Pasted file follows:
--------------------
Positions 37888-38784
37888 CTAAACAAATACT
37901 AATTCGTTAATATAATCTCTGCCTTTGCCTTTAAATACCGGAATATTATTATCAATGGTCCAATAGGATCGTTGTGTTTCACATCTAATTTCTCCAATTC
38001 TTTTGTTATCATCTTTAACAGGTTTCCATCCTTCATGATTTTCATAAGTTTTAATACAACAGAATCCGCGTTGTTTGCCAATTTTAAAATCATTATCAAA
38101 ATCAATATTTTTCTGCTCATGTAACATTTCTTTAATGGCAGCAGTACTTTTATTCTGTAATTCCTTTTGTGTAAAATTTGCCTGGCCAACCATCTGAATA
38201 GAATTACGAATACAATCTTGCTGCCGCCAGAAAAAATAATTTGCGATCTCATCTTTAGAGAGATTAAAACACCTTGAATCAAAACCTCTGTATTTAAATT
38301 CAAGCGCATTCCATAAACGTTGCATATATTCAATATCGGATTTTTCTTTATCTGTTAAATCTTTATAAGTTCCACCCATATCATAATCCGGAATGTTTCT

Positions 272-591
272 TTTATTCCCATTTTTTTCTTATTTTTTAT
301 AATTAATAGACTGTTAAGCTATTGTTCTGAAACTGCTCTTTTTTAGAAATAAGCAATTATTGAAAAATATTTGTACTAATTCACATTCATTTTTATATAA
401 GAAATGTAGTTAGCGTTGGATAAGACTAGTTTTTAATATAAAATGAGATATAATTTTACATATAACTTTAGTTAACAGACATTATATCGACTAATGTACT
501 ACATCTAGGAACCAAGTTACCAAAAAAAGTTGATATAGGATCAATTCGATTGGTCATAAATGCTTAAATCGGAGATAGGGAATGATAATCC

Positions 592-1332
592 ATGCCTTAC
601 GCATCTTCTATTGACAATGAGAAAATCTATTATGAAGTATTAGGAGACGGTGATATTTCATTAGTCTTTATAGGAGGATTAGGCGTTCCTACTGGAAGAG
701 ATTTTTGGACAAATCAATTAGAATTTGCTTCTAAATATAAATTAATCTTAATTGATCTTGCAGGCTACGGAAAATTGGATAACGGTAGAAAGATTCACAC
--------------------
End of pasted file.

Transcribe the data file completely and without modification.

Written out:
Positions 37888-38784
37888 CTAAACAAATACT
37901 AATTCGTTAATATAATCTCTGCCTTTGCCTTTAAATACCGGAATATTATTATCAATGGTCCAATAGGATCGTTGTGTTTCACATCTAATTTCTCCAATTC
38001 TTTTGTTATCATCTTTAACAGGTTTCCATCCTTCATGATTTTCATAAGTTTTAATACAACAGAATCCGCGTTGTTTGCCAATTTTAAAATCATTATCAAA
38101 ATCAATATTTTTCTGCTCATGTAACATTTCTTTAATGGCAGCAGTACTTTTATTCTGTAATTCCTTTTGTGTAAAATTTGCCTGGCCAACCATCTGAATA
38201 GAATTACGAATACAATCTTGCTGCCGCCAGAAAAAATAATTTGCGATCTCATCTTTAGAGAGATTAAAACACCTTGAATCAAAACCTCTGTATTTAAATT
38301 CAAGCGCATTCCATAAACGTTGCATATATTCAATATCGGATTTTTCTTTATCTGTTAAATCTTTATAAGTTCCACCCATATCATAATCCGGAATGTTTCT

Positions 272-591
272 TTTATTCCCATTTTTTTCTTATTTTTTAT
301 AATTAATAGACTGTTAAGCTATTGTTCTGAAACTGCTCTTTTTTAGAAATAAGCAATTATTGAAAAATATTTGTACTAATTCACATTCATTTTTATATAA
401 GAAATGTAGTTAGCGTTGGATAAGACTAGTTTTTAATATAAAATGAGATATAATTTTACATATAACTTTAGTTAACAGACATTATATCGACTAATGTACT
501 ACATCTAGGAACCAAGTTACCAAAAAAAGTTGATATAGGATCAATTCGATTGGTCATAAATGCTTAAATCGGAGATAGGGAATGATAATCC

Positions 592-1332
592 ATGCCTTAC
601 GCATCTTCTATTGACAATGAGAAAATCTATTATGAAGTATTAGGAGACGGTGATATTTCATTAGTCTTTATAGGAGGATTAGGCGTTCCTACTGGAAGAG
701 ATTTTTGGACAAATCAATTAGAATTTGCTTCTAAATATAAATTAATCTTAATTGATCTTGCAGGCTACGGAAAATTGGATAACGGTAGAAAGATTCACAC